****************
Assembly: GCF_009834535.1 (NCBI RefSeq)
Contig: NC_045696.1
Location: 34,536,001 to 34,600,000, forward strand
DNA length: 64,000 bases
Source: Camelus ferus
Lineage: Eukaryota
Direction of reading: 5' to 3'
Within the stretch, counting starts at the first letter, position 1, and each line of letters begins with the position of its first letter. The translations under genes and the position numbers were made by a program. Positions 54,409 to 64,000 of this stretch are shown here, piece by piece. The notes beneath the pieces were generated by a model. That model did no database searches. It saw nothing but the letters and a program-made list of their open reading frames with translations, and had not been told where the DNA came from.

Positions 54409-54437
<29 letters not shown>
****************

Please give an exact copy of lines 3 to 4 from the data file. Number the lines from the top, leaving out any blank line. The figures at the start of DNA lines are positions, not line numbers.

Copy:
Location: 34,536,001 to 34,600,000, forward strand
DNA length: 64,000 bases